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    Perry, I'm reasonably sure the Ibanez Echomachine (digital delay emulating an analog) does not digitize the direct signal. I'm basing this on my ears (if you set the 'echo level' to zero, I can't hear any difference whether the pedal is on or off) and more tellingly that if you look at the latency - I recorded the pedal output in parallel with a dry signal that didn't go through it - there is none. This would indicate that the direct signal does remain analog; the Line6, which started me on this whole investigation, to find out why it screwed up the sound, has clear latency even when the pedal is switched off (in non-true-bypass mode), and on the direct notes when it is on.

    On the basis of the Ibanez, I would expect most simple delays (I must borrow some to test...), eg the Boss DD3, probably do not digitize the direct signal; there is actually no point, it would complicate the circuitry more than necessary since there is no control over the direct sound at all, not even a mix control (unlike on the Line6) - only a level for the delayed sound.
     
  10. PerryR

    PerryR Supporting Member

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    Hey John,

    Well right on! That must explain why the Ibanez echo machine sounds good....to my ears anyway. I wonder about the Holy Grail, or Digitech Digiverb. Thanx for the info, and I would be very inetersted in your findings on any other pedals that you discover a lack of Latency problems.

    The DL4 is such a great effect, I am really surprised they didn't opt for and anolog dry signal. I mean they went the extra mile for true bypass.....doesn't make a whole lot of sense.

    I thought just the opposite, I figured that keeping the whole signal digital was an easier design, omitting the anolog mix stage.

    Good info John, thanx!
     
  11. JPF

    JPF Member

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    You guys are amazing. Really. Even my 13-year old son understands now why his digital OD pedal sounds "buzzy". Now he won't settle for less than running through my Austone. Thanks, guys;)

    One dumb question of my own:

    Do active pickups (EMG SAs, in this particular case) convert the analogue to digital and back again? What's the trick behind their being so quiet?

    Please help, I need to stay 1 step ahead of my sons in these matters:)
     
  12. John Phillips

    John Phillips Member

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    They're purely analog. They are low impedance (winding picks up less interference), low magnetic-strength (which means they can be set very close to the strings without affecting them), hum-cancelling pickups - even though they look like single coils. The low windings and magnet stength would normally make them very low output, but they also contain an active preamp which not only amplifies the signal to 'normal' passive pickup levels or above, but buffers it and makes it pretty much immune to the loading too.

    This is a really good system - it sounds like it cures all known guitar pickup problems at one go (including removing the need to ground the strings, which is a shock hazard), but the actual tone is just a little too modern and hi-tech for some players (including me) - I prefer slightly more warmth and 'rawness'.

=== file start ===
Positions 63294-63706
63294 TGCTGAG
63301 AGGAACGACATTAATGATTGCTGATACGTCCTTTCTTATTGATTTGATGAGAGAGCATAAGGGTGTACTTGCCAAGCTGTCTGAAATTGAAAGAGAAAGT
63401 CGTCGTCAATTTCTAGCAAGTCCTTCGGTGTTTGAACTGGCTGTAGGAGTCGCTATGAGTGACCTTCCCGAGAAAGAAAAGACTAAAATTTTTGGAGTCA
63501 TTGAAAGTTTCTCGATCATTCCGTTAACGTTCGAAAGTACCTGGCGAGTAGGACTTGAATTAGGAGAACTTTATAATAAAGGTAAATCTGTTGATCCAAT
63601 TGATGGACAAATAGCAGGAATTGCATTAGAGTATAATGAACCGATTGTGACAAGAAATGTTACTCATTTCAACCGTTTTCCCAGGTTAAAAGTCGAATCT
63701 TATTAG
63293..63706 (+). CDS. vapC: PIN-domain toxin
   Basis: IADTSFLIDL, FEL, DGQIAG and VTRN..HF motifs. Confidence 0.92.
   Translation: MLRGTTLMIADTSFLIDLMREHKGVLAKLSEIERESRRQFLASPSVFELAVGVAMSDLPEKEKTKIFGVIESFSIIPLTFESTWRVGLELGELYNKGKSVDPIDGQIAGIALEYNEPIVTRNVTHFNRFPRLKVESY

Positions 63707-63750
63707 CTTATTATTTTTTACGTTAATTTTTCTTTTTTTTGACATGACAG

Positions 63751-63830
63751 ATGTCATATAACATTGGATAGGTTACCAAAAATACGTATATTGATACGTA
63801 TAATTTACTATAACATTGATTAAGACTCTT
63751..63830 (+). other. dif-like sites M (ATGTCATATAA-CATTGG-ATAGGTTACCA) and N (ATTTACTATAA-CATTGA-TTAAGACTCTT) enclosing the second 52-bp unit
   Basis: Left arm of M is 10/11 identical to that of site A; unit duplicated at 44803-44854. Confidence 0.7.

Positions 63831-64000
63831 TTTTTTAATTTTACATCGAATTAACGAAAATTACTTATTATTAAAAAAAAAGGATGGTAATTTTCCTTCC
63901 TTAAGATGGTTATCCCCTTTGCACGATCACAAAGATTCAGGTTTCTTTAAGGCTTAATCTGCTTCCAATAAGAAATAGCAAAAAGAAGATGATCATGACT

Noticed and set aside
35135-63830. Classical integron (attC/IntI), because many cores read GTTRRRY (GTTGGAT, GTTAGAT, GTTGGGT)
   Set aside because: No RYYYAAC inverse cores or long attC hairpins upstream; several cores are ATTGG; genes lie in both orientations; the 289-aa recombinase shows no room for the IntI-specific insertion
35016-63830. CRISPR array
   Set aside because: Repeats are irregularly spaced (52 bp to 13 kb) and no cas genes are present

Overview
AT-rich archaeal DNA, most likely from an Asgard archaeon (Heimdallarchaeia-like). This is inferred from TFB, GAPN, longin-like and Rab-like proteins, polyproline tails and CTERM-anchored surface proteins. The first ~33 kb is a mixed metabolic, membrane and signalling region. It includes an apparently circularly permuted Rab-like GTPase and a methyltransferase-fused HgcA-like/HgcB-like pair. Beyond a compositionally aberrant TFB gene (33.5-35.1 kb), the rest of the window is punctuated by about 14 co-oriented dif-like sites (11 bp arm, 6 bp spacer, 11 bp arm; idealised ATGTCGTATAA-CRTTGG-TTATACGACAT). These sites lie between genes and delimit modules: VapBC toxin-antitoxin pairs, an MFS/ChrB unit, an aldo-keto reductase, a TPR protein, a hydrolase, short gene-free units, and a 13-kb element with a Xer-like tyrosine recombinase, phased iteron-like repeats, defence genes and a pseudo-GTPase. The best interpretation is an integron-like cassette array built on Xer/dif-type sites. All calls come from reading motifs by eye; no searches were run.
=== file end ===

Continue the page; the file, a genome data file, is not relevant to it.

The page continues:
13. JPF

    JPF Member

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    Thanks, John. I agree with you that they lack warmth. They're good for recording, as they're extremely quiet, but lack that warmth, especially when run through my Koch Multitone, which is pretty "modern" sounding to begin with.

    I suppose I have good reason to add another Stratocaster to my harem...
     
  14. Chambers

    Chambers Guest

    JPF, that was a really good question, I have emg's of my own and I've always wondered that exactly question, but i never remembered to ask it, thanks alot.
     
  15. JohnnyL

    JohnnyL Member

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    I have used it for many years and have tested it at zero settings. There is no change in the sound of the guitar whether on or off. I would prefer to own an anolog delay but I don't. However, the DD3 does a good job IMO.

    Peace,
    J
     
  16. PerryR

    PerryR Supporting Member

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    Hey John,

    Can you elaborate a little on how you look for latency. I see you record the source in parallel with the effect (mix low to test the dry portion), and then do you listen for phase cancelation or is there some type of software.....I've nevr tried this and I would like to.

    Thanx!
     
  17. John Phillips

    John Phillips Member

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    I recorded the two paths into my computer as a stereo track, then looked at the waveform analyser in Cubase. At maximum resolution, not only can you see the latency, you can measure it from the timescale.

    Neither the Boss DM2 or the Ibanez Echomachine has any detectable latency on the un-delayed notes (even analog can introduce phase shifts, so I thought I'd check the DM2 as a 'control'). I'm hopefully going to be borrowing a DD3 and a DD5 this weekend to try.

    The Line6 DL4 has about 1.5mS - which doesn't sound a lot, but it completely screws up the sound if you mix the unit in parallel with the dry signal, unless it is set to 100% effect - not always what you want, since then you have to adjust the FX mix on the amp to control the effect level for different patches, and you can't use the loop sampler (since its maximum mix setting still has the full dry signal). The result is a horrible thin, comb-filtered sound. Guess what - I don't own the DL4 any more... this was one of the major factors.
     
  18. PerryR

    PerryR Supporting Member

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    Hey John,

    Much appreciated. That seems like a simple process.

    I have a stereo digital recorder. Split the signal with my whirlwind buffered splitter, one split (A) goes straight to the input pre of channel A, The other split (B) goes through the device under test and then to input pre of channel B.

    Now, I guess you would not use a sine wave as the source, but instead actually play guitar for the source. Do you use more single note stuff or chords or does it seem to even matter?

    Thanx
     
  19. John Phillips

    John Phillips Member

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    It shouldn't matter what you play. For simple latency tests all you need is a note; I just muted the strings, hit record, then played a single note. The transient at the start of the note is quite steep and obvious. If you then place the marker line over them you can see if they are exactly coincident or not - but you do need a fairly big horizontal resolution to see it.